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Performance of sample preparation for determination of gold in samples of geological origin

Daniel, L., Clarke, B.R.ORCID: 0000-0003-1419-0768 and Parsons, D.F.ORCID: 0000-0002-3956-6031 (2019) Performance of sample preparation for determination of gold in samples of geological origin. Geostandards and Geoanalytical Research . Early View.

Link to Published Version: https://doi.org/10.1111/ggr.12278
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Abstract

We investigate the performance of sample preparation of gold ores using vibratory (bowl, ring and puck type) mills in common use in mineral analytical laboratories. The main criteria for effective grinding are using reduced grinding charge masses ≤ ca. 50% of nominal bowl capacity and using a grinding aid to prevent caking. We show that gold particles of millimetre scale can be comminuted to ≤ 100 µm by grinding in silica flour, bauxite, synthetic carborundum, or mixtures of silica and these materials using times of up to 5 min and that 95% < 50 µm is achievable with extended grinding. This suggests that modified grinding techniques can be used to make sample masses ≤ 5 g viable for routine determination of gold in geological samples. We also demonstrate homogenisation of a gold‐bearing copper sulfide mineral flotation concentrate alone and in mixtures with silica by extended grinding at reduced charge masses. To support this work, we develop a convenient new benchmark of gold ore sample preparation performance ‘G’, an apparent maximum gold particle size interpolated from replicate analytical variance in order to overcome the limitations of laborious sieve fraction analysis of gold particle size. We show useful agreement between G and sieve fraction analysis of gold particle size in samples and test the viability of G experimentally and by analysis of literature data.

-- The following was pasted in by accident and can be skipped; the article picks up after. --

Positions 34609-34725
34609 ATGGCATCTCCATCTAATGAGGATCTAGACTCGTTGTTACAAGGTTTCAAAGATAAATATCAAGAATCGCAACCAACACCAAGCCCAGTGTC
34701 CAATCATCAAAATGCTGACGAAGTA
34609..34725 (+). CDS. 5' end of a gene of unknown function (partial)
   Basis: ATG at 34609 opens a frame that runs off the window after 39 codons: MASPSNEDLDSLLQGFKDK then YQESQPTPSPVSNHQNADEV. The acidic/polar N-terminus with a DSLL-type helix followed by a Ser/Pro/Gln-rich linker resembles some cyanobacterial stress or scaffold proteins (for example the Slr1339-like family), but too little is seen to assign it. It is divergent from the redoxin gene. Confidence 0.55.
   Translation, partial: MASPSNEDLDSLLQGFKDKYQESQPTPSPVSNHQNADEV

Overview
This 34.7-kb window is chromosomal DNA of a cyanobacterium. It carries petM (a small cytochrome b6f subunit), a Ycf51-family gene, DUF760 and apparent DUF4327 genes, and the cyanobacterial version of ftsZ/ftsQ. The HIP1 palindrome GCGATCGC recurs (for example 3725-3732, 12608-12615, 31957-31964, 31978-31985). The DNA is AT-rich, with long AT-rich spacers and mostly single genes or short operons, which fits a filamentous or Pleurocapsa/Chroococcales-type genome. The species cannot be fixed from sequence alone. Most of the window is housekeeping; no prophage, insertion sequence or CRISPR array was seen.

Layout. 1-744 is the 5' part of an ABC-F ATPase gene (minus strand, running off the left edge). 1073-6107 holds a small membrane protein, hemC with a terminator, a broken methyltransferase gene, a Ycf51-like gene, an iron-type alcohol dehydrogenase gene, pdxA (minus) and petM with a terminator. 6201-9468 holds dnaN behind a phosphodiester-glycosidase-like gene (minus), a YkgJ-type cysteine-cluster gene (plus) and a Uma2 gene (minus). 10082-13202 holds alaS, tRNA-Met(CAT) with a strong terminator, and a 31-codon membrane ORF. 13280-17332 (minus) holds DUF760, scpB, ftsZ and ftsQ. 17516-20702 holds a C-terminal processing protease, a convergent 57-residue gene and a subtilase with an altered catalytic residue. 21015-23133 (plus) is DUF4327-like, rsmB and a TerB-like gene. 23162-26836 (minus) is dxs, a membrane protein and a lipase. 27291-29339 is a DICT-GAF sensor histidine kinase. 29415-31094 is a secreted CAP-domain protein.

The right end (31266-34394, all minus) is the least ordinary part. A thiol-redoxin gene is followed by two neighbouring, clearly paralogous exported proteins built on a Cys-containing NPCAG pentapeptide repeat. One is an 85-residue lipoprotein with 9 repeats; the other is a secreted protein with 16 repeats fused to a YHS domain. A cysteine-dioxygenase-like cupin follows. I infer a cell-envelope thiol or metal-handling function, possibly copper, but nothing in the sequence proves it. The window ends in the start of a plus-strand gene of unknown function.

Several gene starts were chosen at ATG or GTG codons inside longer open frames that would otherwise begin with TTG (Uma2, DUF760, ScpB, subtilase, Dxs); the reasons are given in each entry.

Item Type: Journal Article
Murdoch Affiliation: Information Technology, Mathematics and Statistics
Publisher: Wiley
Copyright: © 2019 The Authors. Geostandards and Geoanalytical Research © 2019 International Association of Geoanalysts
URI: http://researchrepository.murdoch.edu.au/id/eprint/49645
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